Over-50s less likely to worry about infidelity
Rosemary Bennett, Social Affairs Correspondent
November 3, 2008
Baby-boomers who came of age in the Swinging Sixties have hung on to
their liberal sexual attitudes and are far more relaxed about
infidelity than younger people, research has found.
A poll comparing the views of overand underfifties found the same
proportion of older and younger people admit to cheating on their
partner, at about a quarter. But the overfifties are far less likely
to worry about it or see it as a reason to split up.
Only 36 per cent of over-50s who were unfaithful said that they
regretted it, compared with 52 per cent of the younger group doing
so. A quarter of over-50s said that they would break up with their
partners for cheating compared with half of the under50s.
Twice as many over-50s as under-50s said that they would forgive
their partners if they found out that they had been unfaithful.
However, total forgiveness was rare among all ages. Only 8 per cent
of the older group and 4 per cent of the younger people said that
they would be able to follow the example of Pauline Prescott, wife of
the former Deputy Prime Minister, and pardon an unfaithful partner.
Mrs Prescott forgave her husband, John, for his affair with his
secretary, Tracey Temple.
The poll, of 2,000 adults, was conducted by Opinium Research for Saga.
Older people are more likely to cheat than younger men and women...
and not regret it either, says study
By Rebecca Camber
03rd November 2008
They were the generation that embraced free love.
Now as the children of the Swinging Sixties approach retirement, it
seems they still have the same liberal attitude when it comes to infidelity.
Compared with their counterparts from the younger generation, older
couples are far more likely to cheat and harbour no regrets,
according to a poll.
A survey of over-55s found 28 per cent had been unfaithful, compared
with 24 per cent of those aged 18 to 34.
But while half of the younger generation surveyed said they were
ashamed of their infidelity, only a third of the over-55s felt any
regret about straying.
The poll also found older men and women were more liable to shrug off
minor indiscretions and forgive their partners.
Researchers found just half of the over-55s considered kissing
someone else cheating, compared with 83 per cent of those under 34.
Younger people were also more likely to consider that suggestive text
messaging, flirting or having dinner with someone without their
partner's knowledge, was infidelity.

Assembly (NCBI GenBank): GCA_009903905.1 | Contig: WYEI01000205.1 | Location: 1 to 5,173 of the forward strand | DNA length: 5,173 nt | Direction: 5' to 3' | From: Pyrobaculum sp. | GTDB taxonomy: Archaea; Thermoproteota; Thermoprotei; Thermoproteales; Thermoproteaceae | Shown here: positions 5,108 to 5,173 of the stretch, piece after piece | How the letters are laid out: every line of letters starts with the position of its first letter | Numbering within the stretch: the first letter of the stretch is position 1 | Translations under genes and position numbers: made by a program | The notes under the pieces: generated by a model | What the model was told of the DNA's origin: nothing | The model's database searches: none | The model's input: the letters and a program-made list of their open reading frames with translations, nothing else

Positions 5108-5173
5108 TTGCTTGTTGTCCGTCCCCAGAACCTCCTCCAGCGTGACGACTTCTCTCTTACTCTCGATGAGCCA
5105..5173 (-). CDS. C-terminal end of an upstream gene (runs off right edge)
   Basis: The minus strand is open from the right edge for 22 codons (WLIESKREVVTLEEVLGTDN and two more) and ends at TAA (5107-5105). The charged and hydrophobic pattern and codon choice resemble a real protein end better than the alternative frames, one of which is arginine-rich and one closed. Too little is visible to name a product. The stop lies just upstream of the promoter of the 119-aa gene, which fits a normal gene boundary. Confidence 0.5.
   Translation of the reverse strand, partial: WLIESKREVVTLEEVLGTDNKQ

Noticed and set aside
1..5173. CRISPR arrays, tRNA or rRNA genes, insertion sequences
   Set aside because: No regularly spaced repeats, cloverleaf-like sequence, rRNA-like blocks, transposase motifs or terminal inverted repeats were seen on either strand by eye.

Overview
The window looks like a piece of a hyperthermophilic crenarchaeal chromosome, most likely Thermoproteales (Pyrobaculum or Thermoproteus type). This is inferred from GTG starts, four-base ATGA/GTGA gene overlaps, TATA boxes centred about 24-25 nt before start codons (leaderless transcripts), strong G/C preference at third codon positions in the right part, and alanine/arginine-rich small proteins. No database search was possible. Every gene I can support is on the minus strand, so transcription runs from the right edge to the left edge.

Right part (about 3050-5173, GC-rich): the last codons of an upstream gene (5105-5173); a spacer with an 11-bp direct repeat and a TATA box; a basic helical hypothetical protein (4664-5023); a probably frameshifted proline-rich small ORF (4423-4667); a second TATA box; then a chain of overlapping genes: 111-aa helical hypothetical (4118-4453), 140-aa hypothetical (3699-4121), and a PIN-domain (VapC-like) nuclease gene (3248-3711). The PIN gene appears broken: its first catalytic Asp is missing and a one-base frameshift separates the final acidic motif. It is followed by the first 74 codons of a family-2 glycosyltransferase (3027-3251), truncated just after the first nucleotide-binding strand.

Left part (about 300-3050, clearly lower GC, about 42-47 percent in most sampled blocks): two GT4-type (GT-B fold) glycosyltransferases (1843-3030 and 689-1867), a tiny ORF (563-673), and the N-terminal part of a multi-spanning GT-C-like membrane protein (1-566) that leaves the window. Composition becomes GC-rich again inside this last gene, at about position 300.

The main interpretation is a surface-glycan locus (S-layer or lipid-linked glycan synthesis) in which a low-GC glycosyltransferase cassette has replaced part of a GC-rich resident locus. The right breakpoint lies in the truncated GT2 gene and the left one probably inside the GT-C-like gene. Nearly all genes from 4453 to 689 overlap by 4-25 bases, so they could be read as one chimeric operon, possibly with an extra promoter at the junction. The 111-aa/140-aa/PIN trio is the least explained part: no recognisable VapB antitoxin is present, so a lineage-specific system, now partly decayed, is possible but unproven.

The 1,600 adults surveyed by the over-50s social networking website
Saga Zone were asked about their general views on adultery.
Only 30 per cent of the over-55s said they considered it 'totally
immoral with no excuses', compared with 42 per cent of the younger generation.
And the report indicated younger couples in the first flush of love
were far more likely to judge other people's indiscretions than the
more sage over-55s, who generally subscribed to the view it is wrong
to judge the affairs of others.
Emma Soames, editor-at-large of Saga Zone, said the poll revealed a
startling generational divide.
She said: 'These older people were the children of the Sixties when
free love was the order of the day.
'In their formative years, they were exploring alternative lifestyles
and living together without marriage, so it's quite possible that
this generation has a specific attitude of its own. When you've got
to the age of 50 or so, you've been through the rough and tumble of life.
'You know these things happen, whether it is a kiss or an affair, and
you know that you can't both maintain a state of humming sexual
attraction and never look at anyone else.
'More important than that, you develop an intimacy and long-lasting
relationship which would not be thrown away for a minor indiscretion.'
But the results have surprised church leaders who said that those
celebrating long marriages often cited fidelity and trust as the
bedrock of their relationship.
The Rt Rev Kieran Conry, Roman Catholic Bishop of Arundel and
Brighton, said: 'I don't think this latitude about fidelity is shared
by those who are rejoicing in long and stable marriages.'
But the bishop said he was ' reassured' by the more traditional
attitudes among the young.